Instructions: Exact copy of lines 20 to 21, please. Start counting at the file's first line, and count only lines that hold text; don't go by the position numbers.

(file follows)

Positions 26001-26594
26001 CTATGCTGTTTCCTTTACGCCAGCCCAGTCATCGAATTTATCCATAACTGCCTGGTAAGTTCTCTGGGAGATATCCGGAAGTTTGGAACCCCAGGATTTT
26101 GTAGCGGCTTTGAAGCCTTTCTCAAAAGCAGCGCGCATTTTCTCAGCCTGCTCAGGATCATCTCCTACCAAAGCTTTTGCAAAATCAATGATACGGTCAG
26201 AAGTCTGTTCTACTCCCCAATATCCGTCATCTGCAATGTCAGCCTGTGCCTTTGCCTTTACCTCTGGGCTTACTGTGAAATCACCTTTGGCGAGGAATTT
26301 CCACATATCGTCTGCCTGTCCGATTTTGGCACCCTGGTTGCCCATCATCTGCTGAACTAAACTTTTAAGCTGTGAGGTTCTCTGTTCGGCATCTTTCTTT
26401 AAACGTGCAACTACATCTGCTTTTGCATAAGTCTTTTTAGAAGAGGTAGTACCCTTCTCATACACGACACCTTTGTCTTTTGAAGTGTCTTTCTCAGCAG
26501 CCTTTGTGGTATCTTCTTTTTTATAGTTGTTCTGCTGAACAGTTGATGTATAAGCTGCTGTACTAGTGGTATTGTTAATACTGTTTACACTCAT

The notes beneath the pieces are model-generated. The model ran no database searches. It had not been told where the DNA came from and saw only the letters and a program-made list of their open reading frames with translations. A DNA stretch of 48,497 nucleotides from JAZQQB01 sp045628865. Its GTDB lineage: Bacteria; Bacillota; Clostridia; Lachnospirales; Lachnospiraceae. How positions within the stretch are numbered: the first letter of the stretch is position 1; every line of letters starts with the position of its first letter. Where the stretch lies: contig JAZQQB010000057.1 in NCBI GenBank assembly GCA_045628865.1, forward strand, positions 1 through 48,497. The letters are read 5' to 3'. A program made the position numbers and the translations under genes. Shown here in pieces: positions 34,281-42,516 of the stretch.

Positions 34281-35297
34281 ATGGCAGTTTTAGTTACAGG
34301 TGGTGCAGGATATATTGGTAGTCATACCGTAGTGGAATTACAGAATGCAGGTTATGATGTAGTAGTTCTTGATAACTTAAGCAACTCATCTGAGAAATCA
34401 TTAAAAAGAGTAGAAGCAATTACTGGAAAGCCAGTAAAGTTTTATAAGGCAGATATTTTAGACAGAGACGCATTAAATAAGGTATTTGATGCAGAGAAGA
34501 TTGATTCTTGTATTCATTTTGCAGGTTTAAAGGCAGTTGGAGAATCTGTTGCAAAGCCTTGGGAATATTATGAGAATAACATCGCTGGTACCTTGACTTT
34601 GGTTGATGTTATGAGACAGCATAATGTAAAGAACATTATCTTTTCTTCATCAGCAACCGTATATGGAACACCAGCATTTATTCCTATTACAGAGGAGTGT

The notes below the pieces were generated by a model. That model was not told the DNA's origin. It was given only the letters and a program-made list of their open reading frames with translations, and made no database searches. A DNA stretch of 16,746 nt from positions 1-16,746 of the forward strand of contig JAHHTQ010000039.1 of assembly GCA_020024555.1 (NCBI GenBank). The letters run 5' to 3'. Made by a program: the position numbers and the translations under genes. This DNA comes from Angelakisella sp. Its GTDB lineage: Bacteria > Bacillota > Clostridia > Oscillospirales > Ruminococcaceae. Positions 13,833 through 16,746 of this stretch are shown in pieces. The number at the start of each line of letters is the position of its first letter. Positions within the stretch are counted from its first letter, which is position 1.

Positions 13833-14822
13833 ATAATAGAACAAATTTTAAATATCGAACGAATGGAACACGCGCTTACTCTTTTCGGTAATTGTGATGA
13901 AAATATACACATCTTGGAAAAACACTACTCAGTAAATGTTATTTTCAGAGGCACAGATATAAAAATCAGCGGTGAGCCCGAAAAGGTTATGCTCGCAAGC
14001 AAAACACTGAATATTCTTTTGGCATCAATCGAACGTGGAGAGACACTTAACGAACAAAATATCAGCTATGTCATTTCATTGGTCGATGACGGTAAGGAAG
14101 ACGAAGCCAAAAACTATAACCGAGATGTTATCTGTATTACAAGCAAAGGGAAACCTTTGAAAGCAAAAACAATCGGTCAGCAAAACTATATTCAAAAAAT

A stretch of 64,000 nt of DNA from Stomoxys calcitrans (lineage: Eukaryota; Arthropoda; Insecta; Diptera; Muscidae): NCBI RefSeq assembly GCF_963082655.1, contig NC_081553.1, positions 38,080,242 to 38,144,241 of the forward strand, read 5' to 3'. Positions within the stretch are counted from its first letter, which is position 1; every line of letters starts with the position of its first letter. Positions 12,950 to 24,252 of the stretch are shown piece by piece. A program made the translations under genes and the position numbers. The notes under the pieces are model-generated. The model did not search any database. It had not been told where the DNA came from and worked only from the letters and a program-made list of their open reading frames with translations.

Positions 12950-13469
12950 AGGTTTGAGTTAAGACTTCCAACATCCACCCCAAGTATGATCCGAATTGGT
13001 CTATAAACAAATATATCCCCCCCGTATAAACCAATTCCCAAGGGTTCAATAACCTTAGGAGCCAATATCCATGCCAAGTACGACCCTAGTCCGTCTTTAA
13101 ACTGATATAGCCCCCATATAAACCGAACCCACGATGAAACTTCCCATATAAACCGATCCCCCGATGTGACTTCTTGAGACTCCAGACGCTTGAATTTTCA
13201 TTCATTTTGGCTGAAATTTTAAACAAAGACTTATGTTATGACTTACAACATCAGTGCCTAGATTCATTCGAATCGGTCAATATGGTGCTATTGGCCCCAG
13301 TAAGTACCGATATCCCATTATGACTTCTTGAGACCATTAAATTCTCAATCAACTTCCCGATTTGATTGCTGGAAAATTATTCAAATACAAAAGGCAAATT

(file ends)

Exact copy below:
14101 ACGAAGCCAAAAACTATAACCGAGATGTTATCTGTATTACAAGCAAAGGGAAACCTTTGAAAGCAAAAACAATCGGTCAGCAAAACTATATTCAAAAAAT

A stretch of 64,000 nt of DNA from Stomoxys calcitrans (lineage: Eukaryota; Arthropoda; Insecta; Diptera; Muscidae): NCBI RefSeq assembly GCF_963082655.1, contig NC_081553.1, positions 38,080,242 to 38,144,241 of the forward strand, read 5' to 3'. Positions within the stretch are counted from its first letter, which is position 1; every line of letters starts with the position of its first letter. Positions 12,950 to 24,252 of the stretch are shown piece by piece. A program made the translations under genes and the position numbers. The notes under the pieces are model-generated. The model did not search any database. It had not been told where the DNA came from and worked only from the letters and a program-made list of their open reading frames with translations.